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My Constant Battle With Futility | Suama Abiatar

Just in case you missed my last feature, let’s catch you up; I am a woman who just hit 31, grossly misunderstood and not handling adulthood well, in short, an adult interrupted.  In this one, I want to tackle emotions that revolve around my constant battle with futility.

One of my flaws is that I have a superiority complex that drives my ambition. A godlike attitude that somehow makes me believe that I was put on this earth to save Africa. I must remind myself now and again that the reason we have not found a cure for HIV has little to do with my decision to study Accounting instead of getting into Health Research and that my repulsion for anything liquid coming out of a human body would have likely made me the worst health researcher.

That said, I still maintain that I could have chosen to focus on something more impactful. Perhaps something that could have allowed me to better Africa’s economic prospects. This at best allow me, to find a solution to the plague that is unemployment which contributes greatly to poverty and in turn to the spread of HIV. If I had, I would have killed two birds with the same stone……Magic, right?No! Who am I kidding? I discovered my hatred for economics early on in my academic life. I have yet to make my mind up about who to blame for this; the lecturers who could have tried harder to sell me the erosion of skills concept or myself for not showing any interest at all. At this stage I have decided that I can’t possibly take this one on as well.

So being doomed to live out my life as a boring Accountant, I resorted to using my obviously inferior skills to provide support to people that are killing it at trying to save the world. Don’t get me wrong, the Accounting profession might be inferior here, but it still serves our society. Also,someone has to do it and I figured I will stop whining and be that person. At this point you must be asking yourself how we got here. How talking about my boring profession has anything to do with the emotional turmoil that has me feeling unproductive or useless, even.

The point I am trying to bring across here is that at my age I question my professional life decision; is this career good enough? Will I be happy doing what I am currently doing for the rest of my life? At the height of my career, will my success benefit anyone else besides myself? At the same time I am aware that taking on a new profession or new projects is getting more difficult with age. I had all my twenties to make up my mind about how I plan to make money well into my adult life, because let’s face it; the costs of changing your mind in your thirties increase exponentially.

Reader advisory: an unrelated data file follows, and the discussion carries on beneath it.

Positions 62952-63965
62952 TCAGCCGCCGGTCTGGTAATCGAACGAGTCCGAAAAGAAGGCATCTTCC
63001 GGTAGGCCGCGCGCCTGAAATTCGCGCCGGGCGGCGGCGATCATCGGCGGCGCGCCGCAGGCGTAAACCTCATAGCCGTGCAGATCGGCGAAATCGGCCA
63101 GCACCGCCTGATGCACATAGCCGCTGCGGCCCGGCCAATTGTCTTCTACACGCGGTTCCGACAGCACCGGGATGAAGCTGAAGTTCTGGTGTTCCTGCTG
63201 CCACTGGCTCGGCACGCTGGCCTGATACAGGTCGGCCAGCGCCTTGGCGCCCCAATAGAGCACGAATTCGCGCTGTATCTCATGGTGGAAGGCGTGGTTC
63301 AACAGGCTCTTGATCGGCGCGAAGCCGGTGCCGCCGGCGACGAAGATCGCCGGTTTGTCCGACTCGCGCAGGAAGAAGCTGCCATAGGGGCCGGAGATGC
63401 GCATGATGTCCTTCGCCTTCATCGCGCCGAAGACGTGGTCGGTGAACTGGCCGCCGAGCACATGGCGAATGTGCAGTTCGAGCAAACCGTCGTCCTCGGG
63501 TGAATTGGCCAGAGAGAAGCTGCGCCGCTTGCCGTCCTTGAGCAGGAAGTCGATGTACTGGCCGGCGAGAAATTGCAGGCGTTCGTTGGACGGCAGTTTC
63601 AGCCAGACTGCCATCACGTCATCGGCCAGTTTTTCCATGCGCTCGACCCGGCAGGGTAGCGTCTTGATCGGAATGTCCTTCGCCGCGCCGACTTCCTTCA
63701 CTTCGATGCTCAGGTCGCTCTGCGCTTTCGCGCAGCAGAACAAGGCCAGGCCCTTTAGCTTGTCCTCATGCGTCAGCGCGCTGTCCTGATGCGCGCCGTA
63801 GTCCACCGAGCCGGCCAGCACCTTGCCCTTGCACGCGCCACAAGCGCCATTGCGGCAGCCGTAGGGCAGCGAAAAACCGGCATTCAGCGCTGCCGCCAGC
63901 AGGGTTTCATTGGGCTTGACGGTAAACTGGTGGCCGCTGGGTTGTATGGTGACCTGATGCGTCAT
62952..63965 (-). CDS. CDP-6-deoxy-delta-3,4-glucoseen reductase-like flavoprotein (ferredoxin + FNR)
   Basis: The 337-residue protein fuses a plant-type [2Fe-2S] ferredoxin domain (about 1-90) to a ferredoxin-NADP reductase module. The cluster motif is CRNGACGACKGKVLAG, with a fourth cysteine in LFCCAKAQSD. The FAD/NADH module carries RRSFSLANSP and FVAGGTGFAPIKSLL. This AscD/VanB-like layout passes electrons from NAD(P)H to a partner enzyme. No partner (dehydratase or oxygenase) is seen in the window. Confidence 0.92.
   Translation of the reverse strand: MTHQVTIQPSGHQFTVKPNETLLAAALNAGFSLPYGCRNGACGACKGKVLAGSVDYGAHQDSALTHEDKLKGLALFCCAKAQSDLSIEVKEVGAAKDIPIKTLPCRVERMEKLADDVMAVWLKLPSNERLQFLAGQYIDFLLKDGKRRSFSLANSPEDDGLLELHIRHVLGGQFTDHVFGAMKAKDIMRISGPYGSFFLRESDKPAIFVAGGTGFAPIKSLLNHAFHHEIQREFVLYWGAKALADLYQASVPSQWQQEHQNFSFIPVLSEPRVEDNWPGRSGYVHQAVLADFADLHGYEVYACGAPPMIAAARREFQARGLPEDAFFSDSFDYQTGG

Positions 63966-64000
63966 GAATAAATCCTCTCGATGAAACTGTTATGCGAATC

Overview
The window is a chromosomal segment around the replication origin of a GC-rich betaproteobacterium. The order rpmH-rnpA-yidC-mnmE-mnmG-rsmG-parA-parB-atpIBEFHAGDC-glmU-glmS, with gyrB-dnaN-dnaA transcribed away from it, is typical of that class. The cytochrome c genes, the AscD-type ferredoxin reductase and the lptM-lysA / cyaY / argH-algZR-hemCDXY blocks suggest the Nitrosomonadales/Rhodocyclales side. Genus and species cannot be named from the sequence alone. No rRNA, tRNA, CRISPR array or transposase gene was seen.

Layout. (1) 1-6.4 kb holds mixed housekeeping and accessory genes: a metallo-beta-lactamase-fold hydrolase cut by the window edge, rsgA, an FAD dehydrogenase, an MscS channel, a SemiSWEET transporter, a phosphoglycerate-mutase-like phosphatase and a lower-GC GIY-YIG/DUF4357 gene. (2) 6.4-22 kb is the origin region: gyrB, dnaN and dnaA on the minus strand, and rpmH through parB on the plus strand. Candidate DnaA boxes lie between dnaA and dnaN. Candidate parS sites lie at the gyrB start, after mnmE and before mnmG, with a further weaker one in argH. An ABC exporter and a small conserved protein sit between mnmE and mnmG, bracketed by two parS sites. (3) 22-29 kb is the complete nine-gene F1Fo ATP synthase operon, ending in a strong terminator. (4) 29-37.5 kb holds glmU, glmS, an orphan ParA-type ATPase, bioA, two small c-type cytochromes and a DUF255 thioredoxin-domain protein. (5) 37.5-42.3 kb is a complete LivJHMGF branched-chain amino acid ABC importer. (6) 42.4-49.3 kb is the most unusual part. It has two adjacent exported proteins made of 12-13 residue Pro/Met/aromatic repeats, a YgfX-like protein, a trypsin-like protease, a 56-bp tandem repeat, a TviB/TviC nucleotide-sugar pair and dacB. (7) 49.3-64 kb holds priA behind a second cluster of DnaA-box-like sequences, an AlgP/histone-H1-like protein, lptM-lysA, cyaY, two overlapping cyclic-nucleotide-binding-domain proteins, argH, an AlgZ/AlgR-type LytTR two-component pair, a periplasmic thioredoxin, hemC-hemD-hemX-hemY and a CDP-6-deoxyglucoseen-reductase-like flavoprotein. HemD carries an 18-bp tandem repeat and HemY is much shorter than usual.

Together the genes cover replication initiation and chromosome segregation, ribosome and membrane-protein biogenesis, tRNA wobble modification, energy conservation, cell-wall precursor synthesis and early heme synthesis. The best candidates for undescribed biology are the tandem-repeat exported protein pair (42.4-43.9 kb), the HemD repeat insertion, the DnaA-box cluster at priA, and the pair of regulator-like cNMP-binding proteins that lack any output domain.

“Take on a loan”, but how long will I have to play hide and seek with my dear old friend death before I realize none of us get out of this one alive? I hear you scream “savings!” The truth is, in this economy only a few can afford to save, and the rest of us barely scrape enough of our wages along to afford a livelihood. I hate to live out the stereotype of millennials, but this is our biggest curse.

So on a daily, I oscillate between trying to do my job to the best of my ability; reflecting the passion I have for this profession albeit not one that leads to finding a cure to the world’s most threatening diseases, and fighting the feelings of futility knowing I am not at the centre of the fight against the evil. I also think I could do better to give back to the world that has allowed me to live out my life.

However, I am learning that I am but a puzzle piece, and the world is prepared to adjust whether I chose to contribute or not. Even more important is that I get over myself and exist without making excuses for what I chose to do with my life. I am the only person I have to answer to, and every sense of non-fulfillment I have is me projecting on the world. More important, while I must allow myself to feel all the emotions that take over, I must make sure they don’t consume me.  Emotions want to be felt, because it is the only way to know you are alive. So my advice about this nagging feeling of futility is to embrace your life and all the waves that come with it, and understand that you are but a tiny piece of an evolving world.

As for myself, I have developed a few tricks to help me squeeze as much happiness as I can out of life:

Get a cup of coffee as soon as you are able to ‘person’

Accept that traffic happens

Get a selfish moment with nature when you can

Practice mindfulness

Get your emotions under check, because seriously, people are always going be ###holes.

END

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Suama` Abiatar

Suama` Abiatar

Suama is an adult interrupted, who has found solace in writing about the confusion.

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My Constant Battle With Futility | Suama Abiatar

by Suama` Abiatar time to read: 3 min
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